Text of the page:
'Public voices, private voices: an investigation of the discourses of age and gender and their impact on the self-identity of ageing women'

Anderson, Clare Helen (2016). 'Public voices, private voices: an investigation of the discourses of age and gender and their impact on the self-identity of ageing women'. University of Birmingham. Ph.D.

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This thesis investigates discourses of age and gender as realised in language used by and about ageing women, with a particular focus on the inseparable and reciprocal relationship between the private voices of individual lived experience of age(ing), and public discourses of ageing generated by the beauty and media industries. Research data collected and analysed for this thesis has three components: spoken data from 19 face-to-face qualitative interviews (the private voices), and a range of anti-ageing skincare and selected media texts (two forms of public discourse).

The primary focus for the research is mid-life women, (aged 42-56) transitioning between youth and old(er) age. Principal findings suggest that for them ageing is a complex, non-unitary process, influenced by powerful cultural discourses which idealise youthfulness and problematise ageing, delivering gendered aesthetic judgements which profoundly shape individual discourses and evaluations and can be tracked in specific language features. Appearance is the ‘dominant signifier of ageing’, its changes constantly monitored in daily “mirror moments” and negatively evaluated through comparative language of ‘pinnacle’ and ‘loss’ as pressure of the cultural lens on the personal gaze drives an obligation to conform to external expectations. Here, the intersection of ageing and gendered selves, mediated through the cultural/media mirror, is articulated through conflicting discourses of reluctant acceptance and anxious resistance, in a continuing process of self-evaluation made more complex by the external pressures of beauty discourses and ambivalent media. There are implications both for gender and linguistic studies, not least as age-related stereotypes are increasingly challenged by a growing community of baby-boomers transitioning through mid-life to old(er) age.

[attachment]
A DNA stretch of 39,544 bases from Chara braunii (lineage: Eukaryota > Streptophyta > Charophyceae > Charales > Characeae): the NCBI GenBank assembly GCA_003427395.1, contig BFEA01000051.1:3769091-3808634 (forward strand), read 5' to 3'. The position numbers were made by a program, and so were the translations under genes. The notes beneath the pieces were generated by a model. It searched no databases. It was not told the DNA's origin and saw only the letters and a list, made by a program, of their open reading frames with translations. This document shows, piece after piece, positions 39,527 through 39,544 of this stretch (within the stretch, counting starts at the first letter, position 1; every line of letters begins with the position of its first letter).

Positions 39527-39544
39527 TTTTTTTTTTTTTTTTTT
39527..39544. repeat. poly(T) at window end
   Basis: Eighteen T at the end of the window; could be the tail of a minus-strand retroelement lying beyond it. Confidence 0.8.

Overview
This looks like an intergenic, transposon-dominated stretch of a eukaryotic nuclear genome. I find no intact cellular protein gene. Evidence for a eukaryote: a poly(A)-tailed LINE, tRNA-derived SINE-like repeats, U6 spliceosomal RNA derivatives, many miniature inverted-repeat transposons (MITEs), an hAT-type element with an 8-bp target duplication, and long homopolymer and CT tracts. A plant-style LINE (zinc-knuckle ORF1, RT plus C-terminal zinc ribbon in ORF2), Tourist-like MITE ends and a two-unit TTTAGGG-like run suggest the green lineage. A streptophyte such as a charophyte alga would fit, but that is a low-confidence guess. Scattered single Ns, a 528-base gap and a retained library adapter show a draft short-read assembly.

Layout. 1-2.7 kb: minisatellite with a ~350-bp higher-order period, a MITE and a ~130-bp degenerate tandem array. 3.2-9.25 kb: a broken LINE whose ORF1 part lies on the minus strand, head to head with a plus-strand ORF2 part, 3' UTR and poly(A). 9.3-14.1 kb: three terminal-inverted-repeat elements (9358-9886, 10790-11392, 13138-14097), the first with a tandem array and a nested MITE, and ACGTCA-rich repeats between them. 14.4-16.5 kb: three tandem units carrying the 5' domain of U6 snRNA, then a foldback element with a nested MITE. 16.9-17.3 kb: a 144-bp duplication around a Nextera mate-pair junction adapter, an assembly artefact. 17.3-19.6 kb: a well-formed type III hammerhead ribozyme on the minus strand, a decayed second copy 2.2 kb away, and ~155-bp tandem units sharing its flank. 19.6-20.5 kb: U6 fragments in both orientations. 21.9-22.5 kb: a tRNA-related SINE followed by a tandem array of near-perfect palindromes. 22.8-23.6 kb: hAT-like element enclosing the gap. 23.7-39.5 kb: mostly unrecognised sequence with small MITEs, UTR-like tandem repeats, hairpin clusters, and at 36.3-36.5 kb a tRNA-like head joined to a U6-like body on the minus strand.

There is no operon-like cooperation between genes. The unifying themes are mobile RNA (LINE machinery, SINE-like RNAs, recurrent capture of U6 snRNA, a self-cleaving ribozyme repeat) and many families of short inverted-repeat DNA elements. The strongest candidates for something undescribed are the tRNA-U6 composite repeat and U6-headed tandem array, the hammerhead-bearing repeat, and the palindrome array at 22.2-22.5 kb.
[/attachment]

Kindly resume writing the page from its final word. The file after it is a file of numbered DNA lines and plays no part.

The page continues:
Type of Work: Thesis (Doctorates > Ph.D.)
Award Type: Doctorates > Ph.D.
College/Faculty: Colleges (2008 onwards) > College of Arts & Law
School or Department: School of English, Drama and American & Canadian Studies
Funders: None/not applicable
Subjects: H Social Sciences > HQ The family. Marriage. Woman
P Language and Literature > P Philology. Linguistics
URI: http://etheses.bham.ac.uk/id/eprint/6510


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